CHAIR —I think that is where Mr Haase’s question was going. DEEWR collected a whole range of information and data that they are using for various purposes, which does not seem to sit that comfortably with the APS’s information that it is collecting about its own workforce—which certainly does not sit that comfortably with the information that the Community and Public Sector Union had. With one workforce, the Australian Public Service, you would think the Commonwealth would be able to give pretty good statistics that gave a picture of the nature of its workforce, the hours and the income differentials across the board. We were not able to achieve that, so maybe there is a bit more work for you to do out there in collaboration with your own Commonwealth agencies. I am very conscious of time commitments.

Mr RAMSEY —Do you have the ability to break these figures down—although I do not know how important it is to this inquiry—into a rural and regional focus at all?

Mr Gerrity —The household survey data we can.

Mr RAMSEY —Is that difficult to do? I do not want to give you a huge job.

CHAIR —It would be very interesting to the committee if the gender pay gap is significantly different in regional and rural areas as opposed to metropolitan areas.

Mr RAMSEY —That is what I represent. There are so many differences in the way the workforce is structured.

Mr Gerrity —Table 11 in the submission charts capital city versus balance of state and territory. It shows the gap is not particularly large, but that does not cover the different states.

CHAIR —We have already had evidence that, for example, Western Australia’s pay gap was the greatest of any state. Arguably that is because its largest industry was mining, and the rates of pay for men in mining were the highest rates of pay.

Ms Taylor —We could do a capital city figure and a balance of state figure. If you want us to go down to individual regions then our samples get so small that you could not do that. We could do some kind of aggregation for you but not detail.

Mr RAMSEY —That would be good, if it is possible without overloading the system.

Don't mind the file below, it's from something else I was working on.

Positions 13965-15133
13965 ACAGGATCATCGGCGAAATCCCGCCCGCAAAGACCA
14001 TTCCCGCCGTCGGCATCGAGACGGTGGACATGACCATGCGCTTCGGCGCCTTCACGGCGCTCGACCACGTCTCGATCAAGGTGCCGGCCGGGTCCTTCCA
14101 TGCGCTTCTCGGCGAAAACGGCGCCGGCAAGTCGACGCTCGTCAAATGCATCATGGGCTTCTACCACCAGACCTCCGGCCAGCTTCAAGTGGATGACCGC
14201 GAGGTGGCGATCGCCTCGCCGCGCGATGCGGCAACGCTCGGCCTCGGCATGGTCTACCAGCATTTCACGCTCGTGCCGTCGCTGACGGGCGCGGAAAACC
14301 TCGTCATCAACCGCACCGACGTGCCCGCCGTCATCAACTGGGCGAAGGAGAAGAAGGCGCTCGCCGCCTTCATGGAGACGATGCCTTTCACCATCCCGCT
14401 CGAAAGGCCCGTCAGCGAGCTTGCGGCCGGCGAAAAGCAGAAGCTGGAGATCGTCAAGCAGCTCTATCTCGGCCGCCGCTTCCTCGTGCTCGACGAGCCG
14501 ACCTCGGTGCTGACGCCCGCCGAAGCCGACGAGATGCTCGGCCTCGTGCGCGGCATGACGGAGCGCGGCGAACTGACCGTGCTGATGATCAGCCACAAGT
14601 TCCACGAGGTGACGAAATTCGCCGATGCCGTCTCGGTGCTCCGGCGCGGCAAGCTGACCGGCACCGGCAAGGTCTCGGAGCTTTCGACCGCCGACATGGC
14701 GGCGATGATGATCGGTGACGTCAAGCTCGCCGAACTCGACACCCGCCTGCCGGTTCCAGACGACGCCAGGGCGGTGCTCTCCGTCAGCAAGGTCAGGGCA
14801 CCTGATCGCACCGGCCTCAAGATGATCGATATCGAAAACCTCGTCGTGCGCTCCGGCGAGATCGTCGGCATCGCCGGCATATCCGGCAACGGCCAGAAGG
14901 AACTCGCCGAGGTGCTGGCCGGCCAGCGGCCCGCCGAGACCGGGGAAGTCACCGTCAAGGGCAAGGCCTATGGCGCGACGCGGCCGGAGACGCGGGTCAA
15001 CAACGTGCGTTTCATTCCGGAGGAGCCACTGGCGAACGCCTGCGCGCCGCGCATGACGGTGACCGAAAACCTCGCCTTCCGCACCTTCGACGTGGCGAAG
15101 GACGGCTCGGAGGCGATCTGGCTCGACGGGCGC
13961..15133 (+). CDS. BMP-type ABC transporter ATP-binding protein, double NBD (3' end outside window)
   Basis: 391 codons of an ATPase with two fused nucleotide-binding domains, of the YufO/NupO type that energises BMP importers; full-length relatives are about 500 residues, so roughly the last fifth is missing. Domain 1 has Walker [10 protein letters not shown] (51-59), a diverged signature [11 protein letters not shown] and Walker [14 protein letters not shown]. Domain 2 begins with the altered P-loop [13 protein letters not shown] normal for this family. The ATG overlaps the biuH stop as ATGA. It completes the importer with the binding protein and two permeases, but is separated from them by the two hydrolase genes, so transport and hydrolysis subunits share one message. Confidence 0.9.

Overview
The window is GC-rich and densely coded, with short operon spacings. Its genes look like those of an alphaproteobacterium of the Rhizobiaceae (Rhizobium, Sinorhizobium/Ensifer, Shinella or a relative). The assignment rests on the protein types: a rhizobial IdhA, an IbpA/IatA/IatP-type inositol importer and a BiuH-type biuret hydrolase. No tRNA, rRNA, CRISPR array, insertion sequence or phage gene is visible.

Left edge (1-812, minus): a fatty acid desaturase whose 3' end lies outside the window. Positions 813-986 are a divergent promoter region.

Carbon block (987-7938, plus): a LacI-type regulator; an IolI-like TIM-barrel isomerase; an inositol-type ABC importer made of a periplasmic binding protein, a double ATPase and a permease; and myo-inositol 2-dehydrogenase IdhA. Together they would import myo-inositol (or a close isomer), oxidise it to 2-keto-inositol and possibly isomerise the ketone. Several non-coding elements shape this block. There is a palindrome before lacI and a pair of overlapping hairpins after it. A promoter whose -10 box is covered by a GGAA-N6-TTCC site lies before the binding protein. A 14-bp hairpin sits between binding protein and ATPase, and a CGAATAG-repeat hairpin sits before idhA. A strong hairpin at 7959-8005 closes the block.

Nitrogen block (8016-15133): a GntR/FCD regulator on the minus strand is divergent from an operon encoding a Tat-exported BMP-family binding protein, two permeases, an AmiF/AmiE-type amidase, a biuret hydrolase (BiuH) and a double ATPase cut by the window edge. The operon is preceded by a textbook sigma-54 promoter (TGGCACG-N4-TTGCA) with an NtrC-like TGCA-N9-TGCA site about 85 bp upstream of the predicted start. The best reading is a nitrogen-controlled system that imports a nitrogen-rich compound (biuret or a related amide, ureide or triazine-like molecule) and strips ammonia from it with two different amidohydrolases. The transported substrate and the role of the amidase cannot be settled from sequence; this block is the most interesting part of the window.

Mr McColl —Madam Chair, in relation to your question about the evidence from Adelaide about older women wanting to work more hours, the survey that Sue talked about captured preferences for working hours. About 15 per cent of women, given how much they were paid, would have preferred to work more hours than they currently were. That 15 per cent is not cross-classified by age or numbers of hours currently worked at the moment, but it can be. We will have a look at what we can pull out to give you a look at that as well.

Ms Taylor —We asked the underemployed and those people who are not in the workforce but would like to be: what do you think is stopping you? You can pull out that kind of information.

CHAIR —That might be useful. We have heard that in South Australia there are over 60,000 women who could be working more hours. If you need that specific reference I can try and find it and get the committee to pass that on to you.

Mr McColl —Australia wide, our survey found 673,000 women of all ages would prefer to work more hours. Table 11 cross-classifies it a lot of ways, but it does not do that one.

CHAIR —One of our briefs is, with the skills shortage, how can we increase that participation? If we have 673,000 who would be happy to work more, it is a question of how we get them where we need them.

Mr RAMSEY —That means it is 7,000 in Western Australia and 60,000 in South Australia. That is certainly a concern!

CHAIR —I am not one of those statistics!

Mr McColl —That was 670,000 not 67,000.

Mr RAMSEY —Sorry, I thought you said 67,000.

Mr McColl —No. My apologies.

CHAIR —Thank you very much for your attendance here today. I know we have asked you for some additional information and I would be very grateful if you could forward that to the secretary. I think I have forewarned you a number of times that there may be additional questions. They will be forwarded to you by the secretariat for your response. You will be sent a transcript of your evidence today, to which you can make corrections of grammar and fact. Hansard may wish to check some details concerning your evidence, so please check with them as you leave here today. On behalf of members of the committee, I would like to thank you very much for your attendance here today. It is most appreciated. I especially thank you for the presentation.

Resolved (on motion by Mr Ramsey):

That this committee authorises publication, including publication on the parliamentary database, of the transcript of the evidence given before it at public hearing this day.

Committee adjourned at 12.40 pm